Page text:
GERMAINE DIETERLEN, 95, world-renowned authority on the religion of the Dogon of Mali, died on November 13, 1999 in Paris. Born in 1903, Dieterlen was the doyenne of French ethnology. A pupil of Marcel Griaule, she carried out the longest program of fieldwork in one society (continuing intermittently from 1936 to 1998) ever attempted. She developed, with passionate energy, Griaule’s initial studies, documenting the richness of symbolic thought in this African society. Dieterlen recorded Dogon cosmology, myths, rites and technology, contending that no fieldwork can ever be completely finished. Nevertheless, she extended her inquiry to include the Bambara, neighbors of the Dogon, and discovered what she described as “variants of the same system of thought.” She also studied the religious life of the Peul pastoralists and Soninke texts from ancient Ghana. She was the first scholar to occupy a chair dedicated to the study of African religions at the Ecole Pratique des Hautes Etudes and kept this position until 1973. In that year she joined other scholars at the CNRS to pursue a vast comparative study of religious phenomena in western and equatorial Africa. She also became honorary director of research at the National Center for Scientific Research/Centre national de la recherche scientifique (CNRS).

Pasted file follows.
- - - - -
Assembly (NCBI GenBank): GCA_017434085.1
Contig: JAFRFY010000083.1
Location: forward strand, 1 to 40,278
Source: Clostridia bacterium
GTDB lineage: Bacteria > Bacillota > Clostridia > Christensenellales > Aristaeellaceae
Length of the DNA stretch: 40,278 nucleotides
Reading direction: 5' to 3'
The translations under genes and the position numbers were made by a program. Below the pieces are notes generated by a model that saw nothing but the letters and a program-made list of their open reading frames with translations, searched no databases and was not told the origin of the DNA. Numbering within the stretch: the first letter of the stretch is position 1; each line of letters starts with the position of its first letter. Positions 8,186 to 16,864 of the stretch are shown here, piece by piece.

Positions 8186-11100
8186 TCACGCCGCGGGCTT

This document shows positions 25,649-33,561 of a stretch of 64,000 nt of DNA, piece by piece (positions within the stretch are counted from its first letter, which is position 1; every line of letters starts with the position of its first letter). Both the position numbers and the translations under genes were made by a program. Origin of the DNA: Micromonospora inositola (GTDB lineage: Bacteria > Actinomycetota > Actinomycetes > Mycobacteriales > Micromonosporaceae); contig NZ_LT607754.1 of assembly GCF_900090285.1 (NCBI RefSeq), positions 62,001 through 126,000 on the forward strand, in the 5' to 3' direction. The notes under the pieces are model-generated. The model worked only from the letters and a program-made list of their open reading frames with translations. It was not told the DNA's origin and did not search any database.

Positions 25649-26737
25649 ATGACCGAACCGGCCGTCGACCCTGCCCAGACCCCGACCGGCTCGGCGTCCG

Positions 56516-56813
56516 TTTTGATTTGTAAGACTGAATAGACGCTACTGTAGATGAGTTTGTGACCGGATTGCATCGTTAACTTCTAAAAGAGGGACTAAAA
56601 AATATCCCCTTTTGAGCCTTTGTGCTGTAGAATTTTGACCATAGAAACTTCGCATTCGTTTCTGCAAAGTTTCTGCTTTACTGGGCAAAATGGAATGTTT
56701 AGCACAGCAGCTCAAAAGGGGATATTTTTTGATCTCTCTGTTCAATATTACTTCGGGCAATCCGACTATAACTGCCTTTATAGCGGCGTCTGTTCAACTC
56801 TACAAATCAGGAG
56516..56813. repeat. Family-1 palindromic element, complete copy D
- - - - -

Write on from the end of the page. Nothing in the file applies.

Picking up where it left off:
Dieterlen’s first major work—co-authored with Marcel Griaule, who was recognized posthumously—was Le renard pâle (1965). It presents the cosmology of the Dogon as an extremely elaborate and coherent intellectual construction. Responding to critics who thought that Dogon cosmological thought could not be so extensive or systematic, Dieterlen argued that this esoteric knowledge was held by only a limited number of curious minds, the intellectuals of a non-literate society.
In 1982 she published Le titre d’honneur des Arou, an ethnography of the enthronement ceremonies of a Dogon religious master, the hogon. The book is mainly an analysis of the long text in the Dogon language that constitutes the “honorary title” of the hogon.
Germaine Dieterlen did a great deal to bring about a rapprochement between French ethnology and British social anthropology. She maintained the most cordial relations with Daryll Forde and Meyer Fortes. Finally, she collaborated closely with the filmmaker Jean Rouch and was elected President of the French Committee on Ethnographic film. 
Little inclined to sociological analysis and fundamentally hostile to all forms of theorizing, she always gave first and absolute priority to fieldwork. She proudly proclaimed that she was an ethnographer and not an ethnologist. Indeed, Germaine Dieterlen was a great ethnographer. She died surrounded by the affection of the Dogon and by that of her very many European friends. (Based on an obituary by Luc de Heusch; translation by William C Young. See also Anthropology Today 16, no 2:25-6.) (Photo: R M A Bedaux)